As those who have participated in the KFx NPS training course over the past couple of years will know, the course spends some time looking at responses to Synthetic Cannabinoid Receptor Agonists (SCRAs, Spice, Mamba.)
For several months before the Psychoactive Substance Act
came in to force there was an urgent need to plan for what could happen
once the PSA was enacted.
The course stressed that there would
be dumping of residual stocks, as on-line suppliers and head-shops got
rid of prohibited stock and, as had happened with ever NPS before it, it
ended up sold via the street market.
The course also stressed that
agencies needed to prepare for what could happen yet. There was an
urgent need to get treatment protocols and pathways in place so that
those who had become dependent on SCRAs could access treatment. Agencies
needed to start this process before SCRAs were banned. The development
of care pathways and proactively engaging with dependent SCRA users was
an essential measure and given the looming enactment of the PSA, a
The risk of not acting ahead of the
prohibition was that dependent users, unable to access appropriate
treatment, would self-medicate using other substances. All too
predictably, this has started to happen in a number of areas. Numerous
participants on training courses across the UK have recounted cases of
dependent SCRA users drifting to heroin or other opiates to stave off
their opiate-esque withdrawal symptoms. The same trend was picked up by
Max Daly writing for Vice.
Concerned about the lack of tools and
resources for working with SCRA dependency, the existing Cannabis Dependency Toolkit on the KFx website was adapted to reflect SCRA
dependency. The SCRA Dependency Toolkit has proved popular with a number
of workers to prompt discussion about SCRAs and start the process of
addressing dependency and promoting change.
The area that still
needed to be addressed was how to respond effectively to physical
dependency, specially where pharmacological interventions were
The only significant report on the management and
treatment of SCRAs was produced by Project Neptune and the section on SCRAs republished separately in 2016.
The report has very little concrete information on treatment of withdrawal symptoms, saying only:
specific medications are indicated for SCRA harmful use or
dependence and no substitute prescribing is currently available.
Symptomatic management of withdrawal symptoms may be indicated in some
In the absence of clear direction, piecemeal resources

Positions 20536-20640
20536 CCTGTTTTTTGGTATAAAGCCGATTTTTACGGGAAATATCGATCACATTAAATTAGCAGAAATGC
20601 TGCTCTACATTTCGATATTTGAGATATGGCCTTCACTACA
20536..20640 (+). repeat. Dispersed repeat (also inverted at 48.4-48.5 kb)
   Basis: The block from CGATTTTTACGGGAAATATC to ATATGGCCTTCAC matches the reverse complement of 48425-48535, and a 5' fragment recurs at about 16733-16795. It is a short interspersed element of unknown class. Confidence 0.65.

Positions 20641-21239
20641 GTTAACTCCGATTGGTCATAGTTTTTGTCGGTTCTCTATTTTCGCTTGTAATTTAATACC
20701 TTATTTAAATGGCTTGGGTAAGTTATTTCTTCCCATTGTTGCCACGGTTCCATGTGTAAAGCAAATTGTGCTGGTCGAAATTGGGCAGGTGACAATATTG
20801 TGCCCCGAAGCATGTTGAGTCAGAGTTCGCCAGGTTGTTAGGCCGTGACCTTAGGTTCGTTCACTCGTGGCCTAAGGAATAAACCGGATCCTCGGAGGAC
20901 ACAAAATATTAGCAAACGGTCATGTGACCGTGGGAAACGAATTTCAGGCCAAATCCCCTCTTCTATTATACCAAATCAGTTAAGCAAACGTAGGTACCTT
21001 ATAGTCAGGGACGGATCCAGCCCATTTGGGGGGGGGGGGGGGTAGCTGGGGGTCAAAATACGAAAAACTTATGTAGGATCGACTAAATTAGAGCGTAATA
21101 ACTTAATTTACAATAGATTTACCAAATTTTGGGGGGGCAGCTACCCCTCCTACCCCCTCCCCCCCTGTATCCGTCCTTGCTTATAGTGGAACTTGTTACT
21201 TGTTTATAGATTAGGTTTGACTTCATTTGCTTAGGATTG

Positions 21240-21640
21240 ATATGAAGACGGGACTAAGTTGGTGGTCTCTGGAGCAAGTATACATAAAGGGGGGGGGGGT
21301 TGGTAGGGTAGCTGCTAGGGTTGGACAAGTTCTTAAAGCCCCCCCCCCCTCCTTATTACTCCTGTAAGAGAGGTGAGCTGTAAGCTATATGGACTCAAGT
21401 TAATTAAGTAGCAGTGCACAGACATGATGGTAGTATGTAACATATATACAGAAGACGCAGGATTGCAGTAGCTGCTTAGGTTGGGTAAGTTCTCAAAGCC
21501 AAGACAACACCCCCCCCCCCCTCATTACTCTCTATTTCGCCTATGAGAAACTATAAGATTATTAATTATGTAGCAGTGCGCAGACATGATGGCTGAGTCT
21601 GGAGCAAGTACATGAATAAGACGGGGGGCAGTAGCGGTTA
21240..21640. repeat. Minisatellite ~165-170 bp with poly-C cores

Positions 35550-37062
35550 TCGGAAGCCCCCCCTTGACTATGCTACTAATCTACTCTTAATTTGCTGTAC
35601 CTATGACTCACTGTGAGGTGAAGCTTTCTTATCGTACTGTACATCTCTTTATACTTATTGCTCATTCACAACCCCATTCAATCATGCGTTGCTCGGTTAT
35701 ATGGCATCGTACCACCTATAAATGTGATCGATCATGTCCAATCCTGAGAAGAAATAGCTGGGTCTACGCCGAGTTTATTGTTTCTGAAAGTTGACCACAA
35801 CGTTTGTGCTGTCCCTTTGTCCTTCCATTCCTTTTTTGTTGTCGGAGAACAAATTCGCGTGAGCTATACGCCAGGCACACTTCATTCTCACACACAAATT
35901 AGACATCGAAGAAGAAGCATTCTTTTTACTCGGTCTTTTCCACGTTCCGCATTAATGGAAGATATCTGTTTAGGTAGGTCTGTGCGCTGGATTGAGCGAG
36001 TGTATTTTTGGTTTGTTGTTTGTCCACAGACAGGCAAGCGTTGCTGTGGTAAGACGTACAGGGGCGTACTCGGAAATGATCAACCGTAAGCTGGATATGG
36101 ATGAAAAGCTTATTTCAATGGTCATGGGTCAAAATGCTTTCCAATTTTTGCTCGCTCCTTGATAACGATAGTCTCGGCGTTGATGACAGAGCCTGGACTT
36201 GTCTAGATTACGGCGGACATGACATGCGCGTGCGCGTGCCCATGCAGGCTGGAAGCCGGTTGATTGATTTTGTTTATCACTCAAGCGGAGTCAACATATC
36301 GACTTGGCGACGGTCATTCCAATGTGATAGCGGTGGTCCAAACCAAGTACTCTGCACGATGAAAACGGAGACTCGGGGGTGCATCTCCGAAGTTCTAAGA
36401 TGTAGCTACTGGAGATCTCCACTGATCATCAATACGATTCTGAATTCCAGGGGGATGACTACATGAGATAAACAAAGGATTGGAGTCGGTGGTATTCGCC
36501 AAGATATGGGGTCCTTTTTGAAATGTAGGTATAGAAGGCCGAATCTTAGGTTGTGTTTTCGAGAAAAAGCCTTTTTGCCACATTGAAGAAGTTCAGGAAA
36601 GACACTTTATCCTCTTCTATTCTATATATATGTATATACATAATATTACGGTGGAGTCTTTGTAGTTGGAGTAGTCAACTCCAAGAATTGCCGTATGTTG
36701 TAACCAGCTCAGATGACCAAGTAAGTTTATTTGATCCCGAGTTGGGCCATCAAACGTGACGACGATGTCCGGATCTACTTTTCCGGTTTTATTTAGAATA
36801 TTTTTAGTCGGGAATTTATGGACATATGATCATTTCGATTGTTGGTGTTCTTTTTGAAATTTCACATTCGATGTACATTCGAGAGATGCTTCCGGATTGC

have emerged but haven’t been evaluated, reviewed or been shared with
wider audiences. Medical responses have included Buscopan or
phenothiazine for nausea. However misuse of Buscopan in custodial
settings has increased wariness of using antihistamines in such settings
and measures such as peppermint oil have been trialed.
one prison treatment prescriber used their initiative and used
Pregabalin with some success, until told by senior management not to
continue as the medicine was not licensed for this purpose. In other
settings, benzodiazepines (such as chlordiazepoxide) have been used.
a contemporary drugs field where centralized agencies work slowly to
national protocols and “evidence-based treatments” can take an age to
emerge, we have been left with too little concrete on offer.
resources like the BMJ's infograph on NPS don’t even make mention of
physical withdrawal symptoms, it can hardly be a surprise that GPs and
treatment workers may miss the link between presenting symptoms to SCRA
withdrawal and prescribe accordingly.
This ongoing void is
increasingly dangerous. Some drugs agencies have stated (both publicly
and to dependent users) that it would be easier to work with them if
they were using heroin as there would then be a clear treatment
protocol. Given such messages from helping agencies, it can hardly be
surprising that dependent, unsupported users have done just that.
numerous courses in Kent and elsewhere, and after discussion with a
number of agencies, there was a clear need for an additional resource to
complement the SCRA Dependency Toolkit. The initial idea was for a
Severity of Withdrawal index. This would follow on from the dependency
toolkit: for those identified as having a physical or psychological
dependency, a more detailed exploration of their symptoms could take
place. The second stage of this would be a tiered collection of
interventions ranging from holistic to inpatient treatment, with
potential pharmacological interventions for different presenting
On the back of one such discussion, as the tool was
being discussed, participants on courses were discussing potential
treatments. One we kept coming back to was Mirtazapine. It seemed that
it had the potential to address several key issues including craving,
sleep disruption, nausea, appetite loss, anxiety and neural pain. It
also had an advantage of being less prone to and risky from a misuse
point of view, especially when compared to Pregabalin which also could
be useful in managing several of the symptoms of SCRA withdrawal.
Index and Treatment suggestions are very much at a draft stage. What is
urgently required is that clinicians stop waiting for some
authoritative national guidance on SCRA treatment. Using the guidance
from Neptune, the only clinical guidance is “symptomatic management of
withdrawal symptoms may be indicated in some cases.” This should be used
as the rationale and argument for trialing appropriate pharmacological
In turn where measures have been successful (or
not) they need to be written up, even if it is only as a brief letter to
medical journals. Then and only then will the published evidence base
start to emerge. It requires agencies to take the lead and there should
be no need to wait any longer.
The draft SCRA Withdrawal Screening Tool and potential interventions can be downloaded here.
It is in draft form and all feedback and suggestions are gratefully received.